Timeline: Ground-Based Strategic Deterrent Program

The Pentagon is currently planning to replace its current arsenal of intercontinental ballistic missiles (ICBMs) with a brand-new missile force, known as the Ground Based Strategic Deterrent (GBSD); it is estimated to cost approximately $100 billion in acquisition fees and $264 billion throughout its lifecycle until 2075 (in Then-Year dollars).

Below, you will find a timeline of all relevant actions taken with regards to the Ground-Based Strategic Deterrent program, including acquisition milestones, contract awards, and expected deployment schedules.

As information is learned and shared, the FAS team aims to update this timeline with new developments. Clicking the [+] symbol will reveal more information about each item.

Click here to return to the master timeline, which includes additional items relating to international treaties, government studies, force posture changes, and Congressional action relating to the ICBM force.

March 2010: US Strategic Command sends an ICBM memo to Air Force Global Strike Command calling for an immediate start to a follow-on ICBM.

The memo indicates that the Air Force would have to begin a procurement effort for a follow-on ICBM immediately, if the Air Force planned to deploy it in the 2030 timeframe.*

*Air Force Nuclear Weapons Center, Intelligence and Capabilities Integration Directorate (AFNWC/XR), “Request for Information 12122011” (December 2011), US General Services Administration.

May 2011: Air Force Global Strike Command completes its Capabilities-Based Assessment for the proposed GBSD program.

A Capabilities-Based Assessment (CBA) is one of the earliest elements of the defense acquisition process. It is used to identify the capabilities required to conduct a particular mission, determine whether there are potential capability gaps in the current system and evaluate their associated risks, and provide abstract recommendations for addressing those gaps. This analysis feeds into the subsequent Initial Capabilities Document, which the Air Force completed for the GBSD in May 2012.

December 2011: The Air Force Nuclear Weapons Center issues a Request For Information for the proposed GBSD program.

This RFI – which was based on the conclusions reached in the CBA and still-in-progress Initial Capabilities Document, was intended to solicit “concepts that address modernization or replacement of the ground based leg of the nuclear triad.”* It was one of the first public documents offering significant insight into how the Air Force was imagining the GBSD system at the time.  Notably, the Air Force suggested that contractors could “propose innovative deployment and basing strategies, including, but not limited to mobile basing, fixed basing with mobile elements, or hardened silos, in addition to or in place of existing Minuteman III infrastructure.”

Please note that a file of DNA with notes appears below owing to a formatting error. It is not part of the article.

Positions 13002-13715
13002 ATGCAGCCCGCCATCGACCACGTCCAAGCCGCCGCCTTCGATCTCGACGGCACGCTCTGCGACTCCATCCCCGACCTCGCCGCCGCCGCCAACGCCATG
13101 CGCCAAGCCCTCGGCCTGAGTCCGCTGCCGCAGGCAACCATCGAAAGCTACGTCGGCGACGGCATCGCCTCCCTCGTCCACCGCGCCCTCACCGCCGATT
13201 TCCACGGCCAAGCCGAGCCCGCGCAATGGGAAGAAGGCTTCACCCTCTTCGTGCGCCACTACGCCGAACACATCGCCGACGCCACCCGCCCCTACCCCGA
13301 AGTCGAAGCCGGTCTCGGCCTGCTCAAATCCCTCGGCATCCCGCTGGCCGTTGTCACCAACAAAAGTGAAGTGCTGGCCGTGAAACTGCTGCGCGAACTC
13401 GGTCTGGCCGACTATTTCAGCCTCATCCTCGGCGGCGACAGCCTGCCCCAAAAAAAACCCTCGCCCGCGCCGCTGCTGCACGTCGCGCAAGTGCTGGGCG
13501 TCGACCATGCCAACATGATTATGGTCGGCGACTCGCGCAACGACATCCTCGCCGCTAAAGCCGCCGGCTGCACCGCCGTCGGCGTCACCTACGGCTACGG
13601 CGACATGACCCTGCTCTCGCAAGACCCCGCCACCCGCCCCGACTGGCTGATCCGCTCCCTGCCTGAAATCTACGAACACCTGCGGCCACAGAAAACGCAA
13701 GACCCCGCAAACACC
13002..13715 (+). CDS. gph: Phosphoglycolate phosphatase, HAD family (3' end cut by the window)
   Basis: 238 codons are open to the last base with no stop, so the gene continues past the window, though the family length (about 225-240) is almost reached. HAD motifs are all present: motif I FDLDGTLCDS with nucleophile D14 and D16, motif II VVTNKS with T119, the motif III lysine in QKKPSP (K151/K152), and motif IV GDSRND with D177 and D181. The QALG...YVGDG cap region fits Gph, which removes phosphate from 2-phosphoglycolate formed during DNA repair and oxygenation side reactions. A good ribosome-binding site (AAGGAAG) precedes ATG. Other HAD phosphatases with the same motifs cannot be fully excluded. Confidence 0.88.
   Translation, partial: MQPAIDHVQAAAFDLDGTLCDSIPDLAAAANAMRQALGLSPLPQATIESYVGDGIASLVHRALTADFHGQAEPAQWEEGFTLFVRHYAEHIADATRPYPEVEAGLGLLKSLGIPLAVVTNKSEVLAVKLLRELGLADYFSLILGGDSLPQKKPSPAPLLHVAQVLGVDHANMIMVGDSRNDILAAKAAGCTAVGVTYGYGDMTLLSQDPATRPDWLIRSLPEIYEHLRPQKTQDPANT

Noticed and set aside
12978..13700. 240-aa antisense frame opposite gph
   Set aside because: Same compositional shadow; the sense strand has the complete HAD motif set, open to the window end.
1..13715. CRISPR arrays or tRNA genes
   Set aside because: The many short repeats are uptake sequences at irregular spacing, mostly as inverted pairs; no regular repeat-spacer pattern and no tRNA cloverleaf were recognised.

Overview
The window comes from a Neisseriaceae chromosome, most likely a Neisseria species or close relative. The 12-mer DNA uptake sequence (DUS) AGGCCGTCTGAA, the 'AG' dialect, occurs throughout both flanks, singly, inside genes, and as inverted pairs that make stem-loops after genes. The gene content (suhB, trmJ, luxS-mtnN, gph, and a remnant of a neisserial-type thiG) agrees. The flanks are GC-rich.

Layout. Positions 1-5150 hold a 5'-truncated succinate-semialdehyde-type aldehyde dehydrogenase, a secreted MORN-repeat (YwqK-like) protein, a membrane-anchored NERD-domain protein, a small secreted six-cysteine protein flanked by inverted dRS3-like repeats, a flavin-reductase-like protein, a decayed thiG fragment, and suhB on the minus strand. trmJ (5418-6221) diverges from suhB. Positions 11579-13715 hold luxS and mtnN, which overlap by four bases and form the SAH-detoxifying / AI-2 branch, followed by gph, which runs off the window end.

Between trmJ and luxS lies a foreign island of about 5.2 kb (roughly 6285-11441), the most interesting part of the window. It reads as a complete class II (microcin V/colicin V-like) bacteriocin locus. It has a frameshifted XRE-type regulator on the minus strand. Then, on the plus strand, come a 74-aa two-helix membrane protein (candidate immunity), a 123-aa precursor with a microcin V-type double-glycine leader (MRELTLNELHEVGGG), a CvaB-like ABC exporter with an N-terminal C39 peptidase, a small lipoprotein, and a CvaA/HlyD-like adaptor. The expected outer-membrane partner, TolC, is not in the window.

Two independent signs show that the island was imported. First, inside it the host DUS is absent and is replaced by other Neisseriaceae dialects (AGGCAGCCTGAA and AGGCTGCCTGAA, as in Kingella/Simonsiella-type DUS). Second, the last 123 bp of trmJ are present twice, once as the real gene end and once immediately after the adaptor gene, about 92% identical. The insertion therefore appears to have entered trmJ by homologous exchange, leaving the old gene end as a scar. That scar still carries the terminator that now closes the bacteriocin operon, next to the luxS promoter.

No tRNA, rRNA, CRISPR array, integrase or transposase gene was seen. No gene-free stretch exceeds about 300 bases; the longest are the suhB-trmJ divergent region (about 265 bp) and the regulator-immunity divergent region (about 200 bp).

*Air Force Nuclear Weapons Center, Intelligence and Capabilities Integration Directorate (AFNWC/XR), “Request for Information RFI-12122011” (December 2011), US General Services Administration.

4 June 2012: Air Force Global Strike Command completes its Initial Capabilities Document for the proposed GBSD program.

An Initial Capabilities Document (ICD) further refines the analysis of the Capabilities-Based Assessment, justifies the need for a material change to the system, and provides a list of capabilities that the proposed new system would need to fulfill. This analysis is required for the acquisition process to proceed. The ICD suggested the following capability requirements for the GBSD: adaptable, effective, flexible, global, reliable, responsive, safe, secure, survivable, sustainable, transportable.

Image: Government Accountability Office.

8 August 2012: The Joint Requirements Oversight Council approves the Air Force's Initial Capabilities Document and directs it to begin the Analysis of Alternatives process.

The Analysis of Alternatives (AoA) process is a critical component of the defense acquisition process.* It compares the effectiveness, suitability, and life-cycle costs of each proposed material solution, and is therefore a key document that influences the system’s ultimate development and acquisition.

*United States Air Force, “Cost Comparison of Extending the Life of the Minuteman III Intercontinental Ballistic Missile to Replacing it with a Ground-Based Strategic Deterrent: Report to Congress,” Department of Defense (July 2016), p. 4.

January 2013: The Air Force Nuclear Weapons Center issues a Broad Agency Announcement for the GBSD program.